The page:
Moroccan Tourism Sector on the Rise Report

Casablanca – In January 2017, overseas visitor arrivals at border posts increased by 10% relative to the same period of the previous year. Foreign tourists and Moroccans living abroad arrivals jumped by 13% and 7% year-on-year respectively.Visits from main EU markets were higher than January 2016: +13% for Spain, +8% for Germany and the Netherlands and +6% for France and Belgium. Furthermore, figures from the other markets show very encouraging signs: +1350% for China, +29% for the U.S., +41% for South Korea, +84% for Russia and +55% for Japan.Total visitor arrivals at border posts grew from January 2010 to January 2017 at a CAGR of 2.2% thanks to both foreign tourists arrivals which increased by a CAGR of 3.4%, and Moroccans living abroad arrivals which rose by a CAGR of 3% in the same period.As far as overnight stays are concerned, they leaped by 11% driven by a 21% increase in overnight stays by  non-resident tourists which counterbalanced an 8% plunge in overnights stays by resident tourists.The cities of Agadir, Casablanca and Marrakech accounted for 72% of total overnights stays in January.Agadir, Casablanca and Marrakech overnight stays increased by 20%, 7% and 6% respectively.Both Fes and Tangier overnight stays soared by 27% in the same period. Henceforth, occupancy rate rose by 2pts to 34%.For the period 2010-2017, overnight stays by non-resident tourists increased by a CAGR of 1.7%. Occupancy rate stood at 34% in 2010 as well.Regarding travel receipts, they also rose by 2.9% to stand at MAD 4 billion. read more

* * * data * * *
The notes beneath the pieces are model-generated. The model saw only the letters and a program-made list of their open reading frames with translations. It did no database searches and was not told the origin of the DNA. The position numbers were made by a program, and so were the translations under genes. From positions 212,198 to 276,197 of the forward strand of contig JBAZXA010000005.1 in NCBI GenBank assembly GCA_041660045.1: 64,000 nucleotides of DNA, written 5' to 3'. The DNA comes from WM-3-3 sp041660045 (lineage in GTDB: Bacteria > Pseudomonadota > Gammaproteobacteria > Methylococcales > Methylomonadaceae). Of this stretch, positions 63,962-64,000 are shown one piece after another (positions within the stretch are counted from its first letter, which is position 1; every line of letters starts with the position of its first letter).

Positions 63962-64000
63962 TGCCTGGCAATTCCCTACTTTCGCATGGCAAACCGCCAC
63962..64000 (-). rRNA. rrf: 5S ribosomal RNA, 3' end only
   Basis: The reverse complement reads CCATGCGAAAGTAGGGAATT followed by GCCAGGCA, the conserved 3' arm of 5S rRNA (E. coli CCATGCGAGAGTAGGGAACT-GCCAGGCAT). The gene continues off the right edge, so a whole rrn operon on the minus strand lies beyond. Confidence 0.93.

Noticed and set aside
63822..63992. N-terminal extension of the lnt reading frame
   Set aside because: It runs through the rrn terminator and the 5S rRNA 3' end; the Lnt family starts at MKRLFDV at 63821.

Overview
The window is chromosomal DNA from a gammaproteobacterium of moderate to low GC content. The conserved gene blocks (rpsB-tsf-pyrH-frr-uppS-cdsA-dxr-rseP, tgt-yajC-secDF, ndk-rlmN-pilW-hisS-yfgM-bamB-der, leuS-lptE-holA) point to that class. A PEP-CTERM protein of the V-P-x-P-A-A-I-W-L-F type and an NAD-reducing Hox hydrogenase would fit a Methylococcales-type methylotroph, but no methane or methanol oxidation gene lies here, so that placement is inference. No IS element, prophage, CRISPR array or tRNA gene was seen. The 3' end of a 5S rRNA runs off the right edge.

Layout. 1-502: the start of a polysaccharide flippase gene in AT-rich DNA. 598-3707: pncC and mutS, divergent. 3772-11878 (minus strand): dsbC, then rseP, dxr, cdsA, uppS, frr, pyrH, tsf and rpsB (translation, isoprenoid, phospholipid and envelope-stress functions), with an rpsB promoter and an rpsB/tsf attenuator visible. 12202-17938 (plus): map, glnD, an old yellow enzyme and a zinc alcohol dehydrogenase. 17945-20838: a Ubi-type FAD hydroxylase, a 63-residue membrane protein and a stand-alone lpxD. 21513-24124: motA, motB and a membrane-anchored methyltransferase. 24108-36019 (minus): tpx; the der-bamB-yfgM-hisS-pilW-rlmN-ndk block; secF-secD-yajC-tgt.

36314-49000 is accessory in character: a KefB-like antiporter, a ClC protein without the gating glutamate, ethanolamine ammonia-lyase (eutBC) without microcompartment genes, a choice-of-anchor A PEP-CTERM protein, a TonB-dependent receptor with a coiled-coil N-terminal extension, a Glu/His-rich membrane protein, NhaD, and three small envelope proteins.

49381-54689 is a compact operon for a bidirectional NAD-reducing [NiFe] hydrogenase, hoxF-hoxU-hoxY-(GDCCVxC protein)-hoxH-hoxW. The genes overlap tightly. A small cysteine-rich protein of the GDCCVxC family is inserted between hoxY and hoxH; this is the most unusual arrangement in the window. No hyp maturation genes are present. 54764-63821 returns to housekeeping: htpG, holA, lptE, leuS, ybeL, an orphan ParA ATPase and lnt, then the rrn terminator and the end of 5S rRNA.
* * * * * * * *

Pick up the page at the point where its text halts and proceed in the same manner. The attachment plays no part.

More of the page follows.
Hunger rates remain high amid conflict climate shocks warns UN food security

According to the Crop Prospects and Food Situation report, issued Monday by the UN Food and Agriculture Organization (FAO), the need for external food assistance in 37 countries – either affected by conflict or adverse climate shocks – remains unchanged compared to the situation three months back.“Civil war and insecurity are direct reasons for high hunger rates in 16 of those countries, ranging from Burundi to Yemen,” said FAO in a news release announcing the findings.“Conflict is displacing millions of people, hampering agricultural activities and, in many cases, also driving basic food prices up sharply,” it added.At the same time, inadequate and erratic rainfall is also posing a growing threat to food security in southern and eastern Africa, where many rural households have suffered from four consecutive drought-affected agricultural seasons.In Somalia, aggregated cereal production for the country’s “deyr” rainy season is estimated at 20 per cent below average, and similar pattern in rainfall and yields has been observed in north-eastern Tanzania.Furthermore, prices of staple cereals such as wheat, millet or sorghum continued to remain high as a result of removal of subsidies, increased demand, and weakening of currencies.In the Democratic Republic of Congo, for instance, inflation pushed prices to more than double in 2017 to a 42 percent annual rate.Another factor driving up prices was the disruption of traditional trade routes due to violence, such as in and around the Sahel, as a result of which countries dependent on these routes (such as Libya) witnessed much higher prices as well as facing food shortages.The FAO report lists the following 37 countries as currently in need of external food assistance: Afghanistan; Burkina Faso; Burundi; Cameroon; Central African Republic; Chad; Congo; Democratic People’s Republic of Korea; Democratic Republic of the Congo; Djibouti; Eritrea; Ethiopia; Guinea; Haiti; Iraq; Kenya; Lesotho; Liberia; Libya; Madagascar; Malawi; Mali; Mauritania; Mozambique; Myanmar; Niger; Nigeria; Pakistan; Sierra Leone; Somalia; South Sudan; Sudan; Swaziland; Syria; Uganda; Yemen; and Zimbabwe. read more


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